Minimum wage net catches some big fish
The chairman of Debenhams probably did not expect to have to appear on the BBC's One Show to explain why it had failed to pay some of its employees the correct rates of pay but the retailer was just one of 360 employers who have been named and shamed by the Government.
Previous such exercises by the Department for Business, Energy and Industrial Strategy (BEIS) have tended to feature lists of small restaurants and takeaways but the latest includes a number of household names among the small fry.
Debenhams is the worst offender because it failed to pay nearly £135,000 to 11,858 workers, more than double the amount owed by number two on the list, Pembrokeshire Care Ltd (£55,056 to 154 workers).
Other well-known names include Age Concern (Newcastle-Upon-Tyne), St Mirren Football Club, Subway (Southampton), Lloyds Pharmacy and KFC (Aberdeen). However, employers in the hairdressing, hospitality and retail sectors remain the most prolific offenders.
Overall, nearly one million pounds has been paid back to more than 15,500 workers and HM Revenue and Customs (HMRC) levied penalties worth around £800,000.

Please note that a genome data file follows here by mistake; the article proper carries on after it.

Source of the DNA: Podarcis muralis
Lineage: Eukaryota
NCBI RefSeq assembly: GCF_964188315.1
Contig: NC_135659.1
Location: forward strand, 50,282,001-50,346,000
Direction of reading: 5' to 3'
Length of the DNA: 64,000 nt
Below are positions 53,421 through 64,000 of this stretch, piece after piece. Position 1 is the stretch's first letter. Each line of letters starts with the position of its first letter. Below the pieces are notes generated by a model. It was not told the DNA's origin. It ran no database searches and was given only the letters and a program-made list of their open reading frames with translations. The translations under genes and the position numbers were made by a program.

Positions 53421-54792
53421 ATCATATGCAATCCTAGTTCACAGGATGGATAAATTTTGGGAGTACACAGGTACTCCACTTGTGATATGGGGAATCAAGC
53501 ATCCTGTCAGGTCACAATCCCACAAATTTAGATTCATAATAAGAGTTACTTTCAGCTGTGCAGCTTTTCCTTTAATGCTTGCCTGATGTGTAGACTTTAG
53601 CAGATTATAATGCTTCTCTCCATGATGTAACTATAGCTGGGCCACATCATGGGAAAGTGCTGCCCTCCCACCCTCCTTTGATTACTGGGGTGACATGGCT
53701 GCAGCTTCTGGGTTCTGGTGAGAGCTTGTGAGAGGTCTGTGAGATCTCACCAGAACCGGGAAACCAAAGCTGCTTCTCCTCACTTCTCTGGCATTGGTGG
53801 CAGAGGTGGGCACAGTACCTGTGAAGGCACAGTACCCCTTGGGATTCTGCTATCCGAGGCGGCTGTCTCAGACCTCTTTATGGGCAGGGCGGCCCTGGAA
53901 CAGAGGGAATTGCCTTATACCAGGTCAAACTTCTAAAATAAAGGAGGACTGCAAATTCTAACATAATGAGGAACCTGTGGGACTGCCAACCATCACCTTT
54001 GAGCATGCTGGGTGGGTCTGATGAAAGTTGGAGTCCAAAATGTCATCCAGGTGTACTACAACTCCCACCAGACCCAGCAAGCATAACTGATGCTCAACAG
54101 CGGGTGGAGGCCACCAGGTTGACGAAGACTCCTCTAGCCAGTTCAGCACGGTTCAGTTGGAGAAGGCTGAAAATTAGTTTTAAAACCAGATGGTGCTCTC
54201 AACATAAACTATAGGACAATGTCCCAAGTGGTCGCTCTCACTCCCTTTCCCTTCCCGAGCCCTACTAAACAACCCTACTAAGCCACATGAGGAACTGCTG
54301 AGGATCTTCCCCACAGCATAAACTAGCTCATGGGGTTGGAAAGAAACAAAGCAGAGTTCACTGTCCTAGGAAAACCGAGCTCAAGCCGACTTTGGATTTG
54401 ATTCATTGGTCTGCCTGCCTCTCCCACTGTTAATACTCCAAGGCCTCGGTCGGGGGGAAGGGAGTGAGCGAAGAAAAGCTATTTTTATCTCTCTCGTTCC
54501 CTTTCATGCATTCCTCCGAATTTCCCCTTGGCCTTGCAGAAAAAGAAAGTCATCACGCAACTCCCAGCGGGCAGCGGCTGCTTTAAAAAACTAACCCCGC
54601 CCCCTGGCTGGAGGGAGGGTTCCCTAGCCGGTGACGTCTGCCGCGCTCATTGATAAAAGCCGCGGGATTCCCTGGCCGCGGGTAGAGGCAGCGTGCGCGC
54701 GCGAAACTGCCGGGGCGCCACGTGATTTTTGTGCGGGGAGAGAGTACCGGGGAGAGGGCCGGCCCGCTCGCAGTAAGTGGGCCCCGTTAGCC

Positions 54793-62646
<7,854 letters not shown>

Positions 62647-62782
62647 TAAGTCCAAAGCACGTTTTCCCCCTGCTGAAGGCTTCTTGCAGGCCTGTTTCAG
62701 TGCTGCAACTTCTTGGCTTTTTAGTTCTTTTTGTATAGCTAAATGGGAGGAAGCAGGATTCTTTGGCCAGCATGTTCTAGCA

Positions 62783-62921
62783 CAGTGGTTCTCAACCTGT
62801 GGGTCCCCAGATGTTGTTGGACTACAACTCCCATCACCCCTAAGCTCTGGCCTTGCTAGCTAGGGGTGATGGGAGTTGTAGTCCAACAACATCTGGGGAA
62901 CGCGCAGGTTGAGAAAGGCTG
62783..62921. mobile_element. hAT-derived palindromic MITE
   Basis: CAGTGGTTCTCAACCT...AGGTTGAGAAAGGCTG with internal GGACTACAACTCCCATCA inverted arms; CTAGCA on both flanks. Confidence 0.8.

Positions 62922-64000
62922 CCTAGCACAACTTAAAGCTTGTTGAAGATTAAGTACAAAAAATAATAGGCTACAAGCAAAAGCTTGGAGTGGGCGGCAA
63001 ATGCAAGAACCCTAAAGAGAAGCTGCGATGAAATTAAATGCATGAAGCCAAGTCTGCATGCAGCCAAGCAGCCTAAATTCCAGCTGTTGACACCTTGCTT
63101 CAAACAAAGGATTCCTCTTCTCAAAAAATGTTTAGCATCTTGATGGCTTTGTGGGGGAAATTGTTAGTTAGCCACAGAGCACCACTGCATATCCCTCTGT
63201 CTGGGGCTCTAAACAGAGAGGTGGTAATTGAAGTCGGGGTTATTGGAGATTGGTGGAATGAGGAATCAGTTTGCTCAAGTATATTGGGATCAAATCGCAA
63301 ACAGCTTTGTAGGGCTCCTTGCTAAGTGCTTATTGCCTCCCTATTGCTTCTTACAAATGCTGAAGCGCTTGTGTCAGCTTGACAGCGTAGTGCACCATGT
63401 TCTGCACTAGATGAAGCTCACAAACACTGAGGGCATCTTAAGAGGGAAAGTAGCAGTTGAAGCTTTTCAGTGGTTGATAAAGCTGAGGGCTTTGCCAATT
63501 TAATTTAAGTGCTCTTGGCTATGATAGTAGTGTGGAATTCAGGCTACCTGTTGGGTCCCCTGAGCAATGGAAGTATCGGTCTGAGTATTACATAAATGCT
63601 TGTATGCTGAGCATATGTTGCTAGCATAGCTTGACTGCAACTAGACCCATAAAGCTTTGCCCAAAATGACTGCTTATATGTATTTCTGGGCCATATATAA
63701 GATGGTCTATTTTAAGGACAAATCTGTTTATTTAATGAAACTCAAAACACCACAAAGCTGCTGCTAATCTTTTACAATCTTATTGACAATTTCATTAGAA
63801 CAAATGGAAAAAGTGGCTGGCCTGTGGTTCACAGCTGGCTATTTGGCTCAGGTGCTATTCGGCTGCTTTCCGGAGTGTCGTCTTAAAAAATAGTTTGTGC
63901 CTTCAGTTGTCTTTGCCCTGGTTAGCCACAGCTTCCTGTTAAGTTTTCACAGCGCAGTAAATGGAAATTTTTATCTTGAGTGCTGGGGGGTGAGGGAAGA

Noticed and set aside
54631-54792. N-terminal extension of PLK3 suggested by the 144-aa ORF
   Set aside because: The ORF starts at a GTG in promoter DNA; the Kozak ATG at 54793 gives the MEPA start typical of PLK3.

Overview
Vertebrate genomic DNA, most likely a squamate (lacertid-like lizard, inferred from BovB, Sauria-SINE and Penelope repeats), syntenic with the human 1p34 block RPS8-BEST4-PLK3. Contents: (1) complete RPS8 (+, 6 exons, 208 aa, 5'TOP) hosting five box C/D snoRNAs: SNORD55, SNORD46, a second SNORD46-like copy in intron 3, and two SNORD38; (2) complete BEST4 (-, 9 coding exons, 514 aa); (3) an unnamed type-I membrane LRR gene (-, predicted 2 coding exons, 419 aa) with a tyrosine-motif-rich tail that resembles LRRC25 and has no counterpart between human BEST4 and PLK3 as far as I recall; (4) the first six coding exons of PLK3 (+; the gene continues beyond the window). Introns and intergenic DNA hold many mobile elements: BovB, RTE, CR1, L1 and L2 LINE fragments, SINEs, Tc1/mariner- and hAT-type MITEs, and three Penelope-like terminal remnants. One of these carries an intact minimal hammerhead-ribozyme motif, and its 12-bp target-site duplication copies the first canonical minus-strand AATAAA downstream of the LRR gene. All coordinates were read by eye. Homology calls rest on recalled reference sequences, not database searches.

For the first time, the list includes employers who failed to pay eligible workers at least the new National Living Wage rate, which is currently £7.20 for workers aged 25 and over.
Excuses for underpaying workers included that tips were used to top up pay, that workers' wages had been docked to pay for their Christmas party and that staff had to pay for their own uniforms.
Business Minister Margot James said: "Every worker in the UK is entitled to at least the national minimum or living wage and this government will ensure they get it. That is why we have named and shamed more than 350 employers who failed to pay the legal minimum, sending the clear message to employers that minimum wage abuses will not go unpunished."